In order to drive down your manufacturing cost, consider using commercial off-the-shelf alternatives available rather than focusing on building custom parts from scratch. This should help reduce the total cost of production of your part. In advanced productions nearing tens of thousands or millions, consider speaking the manufacturers of some of the parts needed in your product to become a supplier at reduced cost. The potential downside to using off the shelf products however exists that, price fluctuations in the cost of the part may also drive or lower the total cost for your part. The key when manufacturing is thus to find an off-the-shelf part that will help launch your product into the market while you focus of manufacturing your own custom part after you have experienced some form of success in your proposed market. 

Try to reduce part weight where possible 

Heavier materials often mean that more unit of a material has been put into the production of that part. Explore reducing part weight by using special features such as gussets and ribs to convey functionality such as strength and toughness without wasting material. Also try to limit the amount of material that goes into your part by limiting wall thickness to what is required. Wall uniformity is also important to avoid having some parts of your product stronger than others. Lowering product weight will also reduce shipping and freight costs which is a very important faucet of delivery and logistics for your business.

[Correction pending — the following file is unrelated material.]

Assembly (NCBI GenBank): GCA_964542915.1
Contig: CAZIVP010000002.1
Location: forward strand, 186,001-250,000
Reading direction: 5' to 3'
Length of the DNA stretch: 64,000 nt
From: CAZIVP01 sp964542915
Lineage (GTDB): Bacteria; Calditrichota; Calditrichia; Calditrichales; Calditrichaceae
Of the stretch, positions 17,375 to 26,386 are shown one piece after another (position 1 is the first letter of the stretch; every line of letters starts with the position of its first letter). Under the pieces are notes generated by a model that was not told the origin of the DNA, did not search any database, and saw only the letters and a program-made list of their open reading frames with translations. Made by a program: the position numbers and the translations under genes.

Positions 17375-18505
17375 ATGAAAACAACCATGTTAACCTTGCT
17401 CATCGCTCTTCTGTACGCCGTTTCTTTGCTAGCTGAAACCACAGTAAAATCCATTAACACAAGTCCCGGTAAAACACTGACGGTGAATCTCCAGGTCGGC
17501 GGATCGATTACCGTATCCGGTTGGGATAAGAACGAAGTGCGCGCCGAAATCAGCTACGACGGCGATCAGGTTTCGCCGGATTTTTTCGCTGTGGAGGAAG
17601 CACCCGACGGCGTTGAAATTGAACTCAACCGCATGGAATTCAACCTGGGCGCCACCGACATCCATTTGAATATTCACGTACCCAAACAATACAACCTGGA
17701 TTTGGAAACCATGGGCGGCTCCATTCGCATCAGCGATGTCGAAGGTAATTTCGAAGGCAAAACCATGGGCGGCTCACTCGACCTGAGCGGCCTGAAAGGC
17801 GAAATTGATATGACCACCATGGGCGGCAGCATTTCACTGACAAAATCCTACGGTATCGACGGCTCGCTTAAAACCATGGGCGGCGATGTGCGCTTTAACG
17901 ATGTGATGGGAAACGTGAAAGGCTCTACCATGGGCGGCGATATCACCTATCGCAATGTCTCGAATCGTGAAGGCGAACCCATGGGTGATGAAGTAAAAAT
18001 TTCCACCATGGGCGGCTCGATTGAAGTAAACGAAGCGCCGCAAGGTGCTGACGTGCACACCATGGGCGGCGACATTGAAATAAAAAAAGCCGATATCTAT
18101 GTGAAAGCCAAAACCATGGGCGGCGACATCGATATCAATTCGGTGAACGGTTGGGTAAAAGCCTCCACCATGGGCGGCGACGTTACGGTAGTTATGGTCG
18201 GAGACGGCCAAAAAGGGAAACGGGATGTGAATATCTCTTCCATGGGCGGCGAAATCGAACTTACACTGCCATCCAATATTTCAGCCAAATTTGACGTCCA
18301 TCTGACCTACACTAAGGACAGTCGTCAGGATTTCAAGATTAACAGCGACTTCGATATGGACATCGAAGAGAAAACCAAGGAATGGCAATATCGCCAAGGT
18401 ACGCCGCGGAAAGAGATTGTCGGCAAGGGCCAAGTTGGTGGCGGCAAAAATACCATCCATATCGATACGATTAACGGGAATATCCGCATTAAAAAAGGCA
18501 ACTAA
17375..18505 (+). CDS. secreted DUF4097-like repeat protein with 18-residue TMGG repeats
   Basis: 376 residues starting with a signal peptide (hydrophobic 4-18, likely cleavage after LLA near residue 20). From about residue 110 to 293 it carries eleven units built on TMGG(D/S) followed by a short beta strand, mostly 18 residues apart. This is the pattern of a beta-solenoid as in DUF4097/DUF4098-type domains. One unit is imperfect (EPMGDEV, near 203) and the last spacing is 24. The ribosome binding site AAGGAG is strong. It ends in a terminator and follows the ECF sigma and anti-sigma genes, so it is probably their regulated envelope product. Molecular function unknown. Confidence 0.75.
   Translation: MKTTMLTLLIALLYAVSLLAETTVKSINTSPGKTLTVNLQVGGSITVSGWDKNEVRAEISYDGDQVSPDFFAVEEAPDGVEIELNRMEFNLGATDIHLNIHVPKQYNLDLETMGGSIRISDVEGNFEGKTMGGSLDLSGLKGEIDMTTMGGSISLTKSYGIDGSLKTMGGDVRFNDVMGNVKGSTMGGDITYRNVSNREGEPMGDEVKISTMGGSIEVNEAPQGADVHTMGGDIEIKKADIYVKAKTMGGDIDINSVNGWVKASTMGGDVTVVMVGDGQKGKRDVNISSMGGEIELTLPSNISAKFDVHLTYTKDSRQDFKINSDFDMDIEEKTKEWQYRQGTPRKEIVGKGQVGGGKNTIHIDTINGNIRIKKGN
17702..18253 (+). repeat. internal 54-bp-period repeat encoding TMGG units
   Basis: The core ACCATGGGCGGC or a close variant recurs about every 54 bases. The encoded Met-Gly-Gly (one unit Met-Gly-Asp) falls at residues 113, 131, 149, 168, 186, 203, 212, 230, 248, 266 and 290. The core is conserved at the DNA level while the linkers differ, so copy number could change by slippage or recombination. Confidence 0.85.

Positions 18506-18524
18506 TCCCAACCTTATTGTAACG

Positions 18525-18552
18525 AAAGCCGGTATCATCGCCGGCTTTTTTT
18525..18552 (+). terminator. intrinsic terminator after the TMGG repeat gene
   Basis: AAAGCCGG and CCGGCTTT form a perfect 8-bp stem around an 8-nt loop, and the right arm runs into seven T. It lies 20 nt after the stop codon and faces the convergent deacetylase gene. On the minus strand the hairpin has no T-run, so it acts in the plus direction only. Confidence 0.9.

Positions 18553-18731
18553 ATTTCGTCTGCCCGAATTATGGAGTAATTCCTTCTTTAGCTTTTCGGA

Design for manufacturing and focus on automation 
Using specialized techniques to design your product for manufacturing and affordability. In countries like China, labour is relatively more affordable compared to the USA. Optimizing your design for manufacturing can help you reduce the likelihood of manual interference in the production of your part, and consequently, labour cost. If you stick to good design guidelines, you will also be able to reduce material waste, cut down on the need for assembly and ensure a smooth linear production that will impact turnaround times. 

Let First Part(injection mold maker) help you turn your concept into reality
Whether you’re working on a budget or looking to design a complex, aesthetic-driven and functional end part, First Part has the breadth of experience to help you with all your product manufacturing goals. Please click here to contact us, or take a look at our request a quote guidelines to ask for a free quote now and discuss any questions. Let us partner with you and help bring all your products to life. Click here to get started on the path to success.